Lentiviral vectors are titered using a lentiviral droplet digital PCR (ddPCR) titration protocol (modified from Wang et al., 2018). Briefly, 293T cells are transduced with serial dilutions of a lentiviral vector, incubated for 72 hours, and genomic DNA is extracted. Primers and probes targeting integrated copies of the lentiviral Rev responsive element (RRE) gene and the cellular ribonuclease P/MRP 30 kDa subunit (RPP30) as a control for normalization purposes are being used.

Quality Control


Our 293T cell line was obtained directly from Takara, and is routinely tested for mycoplasma contamination using mycoplasma detection kits. Cell line is maintained for ~20 passages before being discarded and replaced with a new vial of early passage cells. Approximately two weeks post-thaw, cell culture supernatant is tested for mycoplasma contamination. To date, Addgene has never had a case of mycoplasma contamination. In the event of contamination, all of the virus produced in the line will be taken offline and discarded.

Confirmation of the transfer plasmid

Addgene uses a rigorous barcode matching system that follows the sample from the DNA tube all the way to the cleared viral preparation pool.

In addition, the final viral preparation undergoes PCR with primers targeting the transfer plasmid used in the transfection. PCR products are analyzed by gel electrophoresis to ensure the correct banding pattern and sizes.


Cells transduced with our lentiviral vectors are routinely checked for signs of microbial contamination.


When possible, all plasmids used for viral production are propagated in the endA-mutated NEB Stable strain of E. coli. In addition, plasmids are typically prepared using endotoxin-free plasmid purification kits.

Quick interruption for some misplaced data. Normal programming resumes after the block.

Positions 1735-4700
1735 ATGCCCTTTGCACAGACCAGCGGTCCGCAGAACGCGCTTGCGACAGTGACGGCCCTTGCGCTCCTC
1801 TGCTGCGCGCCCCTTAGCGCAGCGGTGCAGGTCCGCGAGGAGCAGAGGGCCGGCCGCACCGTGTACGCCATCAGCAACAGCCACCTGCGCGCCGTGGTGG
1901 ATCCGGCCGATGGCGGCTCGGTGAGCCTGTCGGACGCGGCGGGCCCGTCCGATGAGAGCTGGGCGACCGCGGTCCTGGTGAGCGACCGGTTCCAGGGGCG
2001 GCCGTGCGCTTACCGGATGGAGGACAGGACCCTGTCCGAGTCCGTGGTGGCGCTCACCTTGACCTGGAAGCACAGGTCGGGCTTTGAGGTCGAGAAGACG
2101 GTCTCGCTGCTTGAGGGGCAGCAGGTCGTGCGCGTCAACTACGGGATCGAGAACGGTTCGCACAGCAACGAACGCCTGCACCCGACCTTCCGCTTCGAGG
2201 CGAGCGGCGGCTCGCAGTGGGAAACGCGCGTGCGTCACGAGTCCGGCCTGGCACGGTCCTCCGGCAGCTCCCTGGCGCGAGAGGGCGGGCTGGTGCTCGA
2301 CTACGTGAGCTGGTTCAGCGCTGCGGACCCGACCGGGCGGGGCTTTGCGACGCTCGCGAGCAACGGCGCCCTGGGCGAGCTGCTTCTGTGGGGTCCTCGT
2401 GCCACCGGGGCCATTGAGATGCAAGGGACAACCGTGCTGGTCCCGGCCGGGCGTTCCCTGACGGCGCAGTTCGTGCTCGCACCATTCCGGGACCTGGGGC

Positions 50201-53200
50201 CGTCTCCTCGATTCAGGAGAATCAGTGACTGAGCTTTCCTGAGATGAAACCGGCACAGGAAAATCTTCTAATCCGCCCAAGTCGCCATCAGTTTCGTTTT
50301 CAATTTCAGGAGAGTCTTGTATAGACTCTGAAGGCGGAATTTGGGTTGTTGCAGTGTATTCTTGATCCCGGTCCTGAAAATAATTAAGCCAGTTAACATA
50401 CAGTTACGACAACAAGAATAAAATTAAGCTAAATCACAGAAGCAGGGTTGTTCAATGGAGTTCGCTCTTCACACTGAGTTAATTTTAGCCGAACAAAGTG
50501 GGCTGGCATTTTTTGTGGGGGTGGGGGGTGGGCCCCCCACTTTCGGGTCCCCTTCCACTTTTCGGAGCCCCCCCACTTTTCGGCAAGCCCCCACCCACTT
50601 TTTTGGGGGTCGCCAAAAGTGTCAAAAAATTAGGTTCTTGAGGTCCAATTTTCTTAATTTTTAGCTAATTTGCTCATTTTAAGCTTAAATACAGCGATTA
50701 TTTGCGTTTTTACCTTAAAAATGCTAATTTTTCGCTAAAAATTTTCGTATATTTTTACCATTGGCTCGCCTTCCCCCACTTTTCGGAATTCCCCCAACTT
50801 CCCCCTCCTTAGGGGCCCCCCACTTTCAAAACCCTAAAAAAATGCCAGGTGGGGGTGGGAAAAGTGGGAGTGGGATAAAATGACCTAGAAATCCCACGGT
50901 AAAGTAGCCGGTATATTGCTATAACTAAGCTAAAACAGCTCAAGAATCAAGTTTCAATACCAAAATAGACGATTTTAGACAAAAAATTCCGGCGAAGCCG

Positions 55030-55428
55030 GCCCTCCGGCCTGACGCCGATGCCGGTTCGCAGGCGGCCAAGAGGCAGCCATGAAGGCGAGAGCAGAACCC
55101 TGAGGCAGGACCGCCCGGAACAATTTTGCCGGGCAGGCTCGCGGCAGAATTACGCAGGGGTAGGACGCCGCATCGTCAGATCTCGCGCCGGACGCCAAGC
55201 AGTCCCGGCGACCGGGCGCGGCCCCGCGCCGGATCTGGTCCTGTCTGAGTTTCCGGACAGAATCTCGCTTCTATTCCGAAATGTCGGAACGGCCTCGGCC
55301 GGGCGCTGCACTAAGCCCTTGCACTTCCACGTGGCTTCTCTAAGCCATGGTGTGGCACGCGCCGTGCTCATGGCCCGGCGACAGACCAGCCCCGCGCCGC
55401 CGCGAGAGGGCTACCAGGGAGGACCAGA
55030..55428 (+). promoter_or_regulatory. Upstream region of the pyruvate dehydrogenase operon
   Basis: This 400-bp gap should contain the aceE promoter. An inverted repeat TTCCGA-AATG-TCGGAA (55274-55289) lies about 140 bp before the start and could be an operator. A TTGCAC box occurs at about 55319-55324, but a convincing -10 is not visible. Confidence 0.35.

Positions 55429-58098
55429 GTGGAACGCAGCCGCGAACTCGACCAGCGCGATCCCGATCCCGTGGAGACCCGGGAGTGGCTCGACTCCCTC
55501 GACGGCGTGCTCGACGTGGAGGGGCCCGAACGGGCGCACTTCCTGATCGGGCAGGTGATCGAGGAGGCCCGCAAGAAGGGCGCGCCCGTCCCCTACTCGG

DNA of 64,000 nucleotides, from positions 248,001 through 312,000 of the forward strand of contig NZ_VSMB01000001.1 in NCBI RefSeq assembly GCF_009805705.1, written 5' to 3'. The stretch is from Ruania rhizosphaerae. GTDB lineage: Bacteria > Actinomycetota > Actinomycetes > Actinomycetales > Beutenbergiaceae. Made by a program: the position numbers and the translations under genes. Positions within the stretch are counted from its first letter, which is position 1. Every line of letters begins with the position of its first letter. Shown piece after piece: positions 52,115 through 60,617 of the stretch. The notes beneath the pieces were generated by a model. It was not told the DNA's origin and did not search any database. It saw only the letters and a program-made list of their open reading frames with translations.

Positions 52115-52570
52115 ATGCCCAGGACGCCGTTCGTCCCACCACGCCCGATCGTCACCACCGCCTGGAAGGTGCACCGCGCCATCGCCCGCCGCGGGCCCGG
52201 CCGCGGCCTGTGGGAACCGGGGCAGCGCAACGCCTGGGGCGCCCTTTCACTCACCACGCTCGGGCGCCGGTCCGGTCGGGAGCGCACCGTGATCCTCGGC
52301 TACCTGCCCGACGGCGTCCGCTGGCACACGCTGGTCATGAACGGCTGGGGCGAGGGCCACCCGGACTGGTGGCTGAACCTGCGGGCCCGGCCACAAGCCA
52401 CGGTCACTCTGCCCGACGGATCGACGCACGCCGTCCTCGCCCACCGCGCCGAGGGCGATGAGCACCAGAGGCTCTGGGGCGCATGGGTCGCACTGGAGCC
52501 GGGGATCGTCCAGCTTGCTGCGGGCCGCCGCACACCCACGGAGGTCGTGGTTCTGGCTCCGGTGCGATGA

Cartoon schematic: a barcoded transfer plasmid and packaging plasmids are put in barcoded LentiX-293T cells. From this, an arrow points to virus particles with a barcode; an arrow from the barcode points to "titering." Another arrow from the virus particles points to "PCR" and an arrow from PCR points to a protein gel image labelled "confirm transfer plasmid" with a barcode. A final arrow points from confirm transfer plasmid to "ship to scientist" with a barcode and a beaker of virus.


Figure 4: Schematic of the barcode matching system and PCR-based confirmation of transfer plasmids used in Addgene’s viral production. Barcoding allows our DNA and virus to be monitored throughout production, ensuring the identity of each sample from the DNA tube all the way to the viral preparation. After production, we confirm the identity of the transfer plasmid in the viral preparation by performing PCR against unique regions of the transfer plasmid.


Lentivirus resources

This article was written by multiple Addgenies and most recently updated by Ina Ersing in August 2023.

Resources and references

Resources at the Addgene blog

Find and share AAV Data with Addgene's Data Hub

Digital Droplet for AAV Quantification

Viral Vectors 101: An Introduction to AAV


Lock, M., Alvira, M. R., Chen, S.-J., & Wilson, J. M. (2014). Absolute determination of single-stranded and self-complementary adeno-associated viral vector genome titers by droplet digital PCR. Human Gene Therapy Methods, 25(2), Article 2.

Wang, Y., Bergelson, S., & Feschenko, M. (2018). Determination of Lentiviral Infectious Titer by a Novel Droplet Digital PCR Method. Human Gene Therapy Methods, 29(2), 96–103.


Topics: Viral Vectors, Viral Vectors 101, AAV